The question isn’t whether or not Hispanic consumers adapt to mobile technology faster than their non-Hispanic counterparts. We know they do. The same goes for the frequency of mobile phone use. The questions are… To what degree? and For what purposes?

In a recent ThinkNow Research nationwide study of Mobile phone use by Hispanics vs. non-Hispanics, we set out to find the answers. Here are our key findings.

Hispanic Mobile Usage Findings

We asked a group of 500 Hispanic study participants about their recent use (past 7 days) of their mobile phone. Here’s is a summary of what they told us:

Hispanics mobile trends and activities

Clearly, Hispanic mobile users are more active than non-Hispanics. Interestingly, that was true even for the “fun” categories such as “Looked up celebrity gossip” (15.1% for Hispanics vs. 6.4% for non-Hispanics) and “Purchased a song” (14.0% vs. 7.5%).

One of the other popular uses of mobile phones is “texting.” Hispanics are clearly more active here, too. When asked how many other people they exchanged texts with on a typical day, 8.0% of Hispanics said “none,” compared to 23.4% of non-Hispanics. For 3-4 people (33.6% for Hispanics vs. 25.5%); for 5-6 people, it’s 12.0% vs. 6.1%. Clearly, Hispanics are a more connected group.

Hispanic Social Media Mobile Usage

The use of mobile phones to access social media sites was interesting – with several similarities between Hispanics and non-Hispanics– but with two very big differences. For those engaged in social media, 95.5% of Hispanics used their mobile phone to access Facebook compared to 98.6% of non-Hispanics. The usage numbers are also relatively close for several other sites – Google+, Pinterest and LinkedIn.

But for Twitter and Instagram – the numbers swung in completely different directions. For Twitter, the heavy users were non-Hispanics, 61.1% to 44.8%. Conversely, for Instagram, it was Hispanics leading the way, 43.9% to 29.2%.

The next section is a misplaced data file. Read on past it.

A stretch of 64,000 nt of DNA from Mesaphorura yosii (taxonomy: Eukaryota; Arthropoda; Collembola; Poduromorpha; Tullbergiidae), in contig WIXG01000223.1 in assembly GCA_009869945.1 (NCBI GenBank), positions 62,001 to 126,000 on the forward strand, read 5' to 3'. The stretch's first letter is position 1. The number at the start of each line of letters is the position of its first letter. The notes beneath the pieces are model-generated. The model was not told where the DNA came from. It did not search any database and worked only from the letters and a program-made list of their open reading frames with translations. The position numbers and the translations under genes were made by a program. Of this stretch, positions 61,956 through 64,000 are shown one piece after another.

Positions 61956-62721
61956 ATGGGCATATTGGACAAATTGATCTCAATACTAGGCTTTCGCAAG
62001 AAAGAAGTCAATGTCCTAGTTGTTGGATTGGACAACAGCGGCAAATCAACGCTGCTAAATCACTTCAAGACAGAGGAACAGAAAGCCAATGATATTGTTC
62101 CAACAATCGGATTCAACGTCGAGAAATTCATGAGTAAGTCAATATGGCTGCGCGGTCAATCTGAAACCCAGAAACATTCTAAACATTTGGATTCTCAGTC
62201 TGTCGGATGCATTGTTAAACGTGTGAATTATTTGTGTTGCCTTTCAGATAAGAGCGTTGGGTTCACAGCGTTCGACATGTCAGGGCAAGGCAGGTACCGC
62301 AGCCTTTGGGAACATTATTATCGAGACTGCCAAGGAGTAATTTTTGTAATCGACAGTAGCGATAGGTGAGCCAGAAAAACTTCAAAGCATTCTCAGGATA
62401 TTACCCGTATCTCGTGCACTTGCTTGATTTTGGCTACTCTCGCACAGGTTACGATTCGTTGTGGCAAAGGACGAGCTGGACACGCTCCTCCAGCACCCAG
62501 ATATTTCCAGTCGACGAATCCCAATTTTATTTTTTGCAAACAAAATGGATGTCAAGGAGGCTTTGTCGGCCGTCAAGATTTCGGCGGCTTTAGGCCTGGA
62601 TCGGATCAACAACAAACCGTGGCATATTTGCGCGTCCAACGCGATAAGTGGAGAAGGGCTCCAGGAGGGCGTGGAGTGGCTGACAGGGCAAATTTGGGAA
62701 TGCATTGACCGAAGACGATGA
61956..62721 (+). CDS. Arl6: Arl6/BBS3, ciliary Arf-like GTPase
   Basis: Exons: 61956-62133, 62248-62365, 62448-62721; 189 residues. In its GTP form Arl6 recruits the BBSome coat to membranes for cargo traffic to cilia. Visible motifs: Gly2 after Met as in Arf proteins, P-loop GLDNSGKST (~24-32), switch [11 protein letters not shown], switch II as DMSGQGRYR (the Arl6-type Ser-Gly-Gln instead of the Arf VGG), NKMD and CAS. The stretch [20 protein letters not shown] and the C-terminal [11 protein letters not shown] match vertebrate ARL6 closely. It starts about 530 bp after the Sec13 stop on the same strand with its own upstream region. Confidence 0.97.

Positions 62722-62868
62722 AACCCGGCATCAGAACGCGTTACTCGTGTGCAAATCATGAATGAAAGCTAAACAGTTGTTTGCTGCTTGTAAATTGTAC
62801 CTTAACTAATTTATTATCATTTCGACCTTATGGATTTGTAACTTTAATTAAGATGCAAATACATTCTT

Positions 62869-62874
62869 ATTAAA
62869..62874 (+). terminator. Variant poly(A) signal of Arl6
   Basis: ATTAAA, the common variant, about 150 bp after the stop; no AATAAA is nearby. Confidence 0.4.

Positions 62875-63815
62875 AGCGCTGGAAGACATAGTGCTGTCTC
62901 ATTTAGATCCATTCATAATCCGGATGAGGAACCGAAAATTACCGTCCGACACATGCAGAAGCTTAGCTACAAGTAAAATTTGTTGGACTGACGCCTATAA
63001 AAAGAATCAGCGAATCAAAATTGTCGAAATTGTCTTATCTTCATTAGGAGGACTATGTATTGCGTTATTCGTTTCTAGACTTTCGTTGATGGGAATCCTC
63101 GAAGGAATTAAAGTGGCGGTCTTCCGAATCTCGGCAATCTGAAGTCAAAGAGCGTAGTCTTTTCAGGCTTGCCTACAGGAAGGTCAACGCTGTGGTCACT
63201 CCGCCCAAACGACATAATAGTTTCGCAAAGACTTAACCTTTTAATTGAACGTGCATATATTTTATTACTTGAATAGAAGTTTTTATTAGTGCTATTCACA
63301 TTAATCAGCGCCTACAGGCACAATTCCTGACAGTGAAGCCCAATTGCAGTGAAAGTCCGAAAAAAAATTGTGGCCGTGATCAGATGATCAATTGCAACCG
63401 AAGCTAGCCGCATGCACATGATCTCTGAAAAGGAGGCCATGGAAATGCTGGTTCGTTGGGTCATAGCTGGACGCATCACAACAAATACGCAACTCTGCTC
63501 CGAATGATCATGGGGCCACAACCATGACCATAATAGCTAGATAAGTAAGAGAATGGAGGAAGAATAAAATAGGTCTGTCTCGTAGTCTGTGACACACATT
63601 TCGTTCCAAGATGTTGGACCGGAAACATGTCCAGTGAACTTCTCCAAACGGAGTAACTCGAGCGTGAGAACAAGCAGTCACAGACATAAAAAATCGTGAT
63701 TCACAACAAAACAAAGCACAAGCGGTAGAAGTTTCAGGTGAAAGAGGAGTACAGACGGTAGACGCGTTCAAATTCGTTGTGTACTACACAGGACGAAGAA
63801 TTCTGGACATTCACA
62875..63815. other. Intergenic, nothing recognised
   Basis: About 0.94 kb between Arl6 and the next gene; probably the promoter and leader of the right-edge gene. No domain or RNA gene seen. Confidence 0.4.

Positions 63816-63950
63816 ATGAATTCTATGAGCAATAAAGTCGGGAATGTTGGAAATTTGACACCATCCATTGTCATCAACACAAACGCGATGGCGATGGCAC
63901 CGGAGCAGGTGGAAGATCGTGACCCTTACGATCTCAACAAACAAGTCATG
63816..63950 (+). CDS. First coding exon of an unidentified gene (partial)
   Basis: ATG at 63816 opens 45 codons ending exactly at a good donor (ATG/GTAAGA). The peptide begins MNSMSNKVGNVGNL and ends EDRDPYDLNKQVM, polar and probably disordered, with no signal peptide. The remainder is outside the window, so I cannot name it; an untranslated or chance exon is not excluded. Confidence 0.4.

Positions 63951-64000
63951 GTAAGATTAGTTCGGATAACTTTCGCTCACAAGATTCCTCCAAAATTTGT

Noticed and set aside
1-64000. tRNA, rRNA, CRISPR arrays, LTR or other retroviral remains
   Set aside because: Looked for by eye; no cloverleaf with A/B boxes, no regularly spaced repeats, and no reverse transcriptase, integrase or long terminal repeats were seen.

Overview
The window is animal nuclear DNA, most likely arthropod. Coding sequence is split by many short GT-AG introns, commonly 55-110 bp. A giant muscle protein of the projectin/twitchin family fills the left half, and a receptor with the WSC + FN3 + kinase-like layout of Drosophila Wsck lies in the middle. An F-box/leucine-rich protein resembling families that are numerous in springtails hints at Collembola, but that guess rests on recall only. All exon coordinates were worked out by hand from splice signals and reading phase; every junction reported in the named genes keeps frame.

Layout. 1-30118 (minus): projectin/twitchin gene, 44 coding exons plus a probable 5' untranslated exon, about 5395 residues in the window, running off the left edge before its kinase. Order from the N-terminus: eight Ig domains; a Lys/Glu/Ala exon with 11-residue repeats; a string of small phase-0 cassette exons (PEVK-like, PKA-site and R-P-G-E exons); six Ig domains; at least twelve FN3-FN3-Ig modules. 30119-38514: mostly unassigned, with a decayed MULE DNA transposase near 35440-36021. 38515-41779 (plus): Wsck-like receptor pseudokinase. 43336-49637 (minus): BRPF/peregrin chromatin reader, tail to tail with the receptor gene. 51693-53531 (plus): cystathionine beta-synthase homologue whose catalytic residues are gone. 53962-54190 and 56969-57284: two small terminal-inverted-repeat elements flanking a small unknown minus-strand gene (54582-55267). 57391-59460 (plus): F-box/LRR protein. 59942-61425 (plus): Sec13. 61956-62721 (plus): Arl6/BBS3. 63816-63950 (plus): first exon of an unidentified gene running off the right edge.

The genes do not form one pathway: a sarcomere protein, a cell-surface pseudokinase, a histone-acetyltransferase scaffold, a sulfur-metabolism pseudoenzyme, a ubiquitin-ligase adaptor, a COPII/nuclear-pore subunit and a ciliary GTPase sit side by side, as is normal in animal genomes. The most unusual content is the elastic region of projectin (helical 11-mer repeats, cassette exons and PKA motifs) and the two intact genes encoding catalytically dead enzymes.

When it comes to advertising on mobile phones, differences go away – with Hispanics and no-Hispanics having very similar feelings. For example, both groups would be willing to receive advertisements on their phone in return for free services (e.g. live TV) – so said 45.0% for Hispanics and 41.5% for non-Hispanics.

Likewise, both groups would equally support phone ads in return for lower cell phone rates, 56.9% and 56.4%, respectively.

Yet, both Hispanics and non-Hispanics find cell phone ads equally annoying (at 80% for both segments). The lesson here is that if you want to advertise on cell phones – regardless of your target audience – know that the ads will irritate the recipients, but they are willing to trade with you to accept them.

Maybe the most intriguing finding from this study is that with all of the activities that can be conducted on mobile phone – website surfing, texting, social media, coupons, etc. – more than 50% of ALL consumers just want a mobile phone to make phone calls and nothing else. These numbers of generally pretty consistent across all demographics – age, geography, gender and household income.

What does that mean? Do consumers feel obligated to use the myriad features on their phones? Is there social pressure to do all of the other things? Do consumers just need a break sometimes from the incessant activity?

I guess we’ll leave that for another study!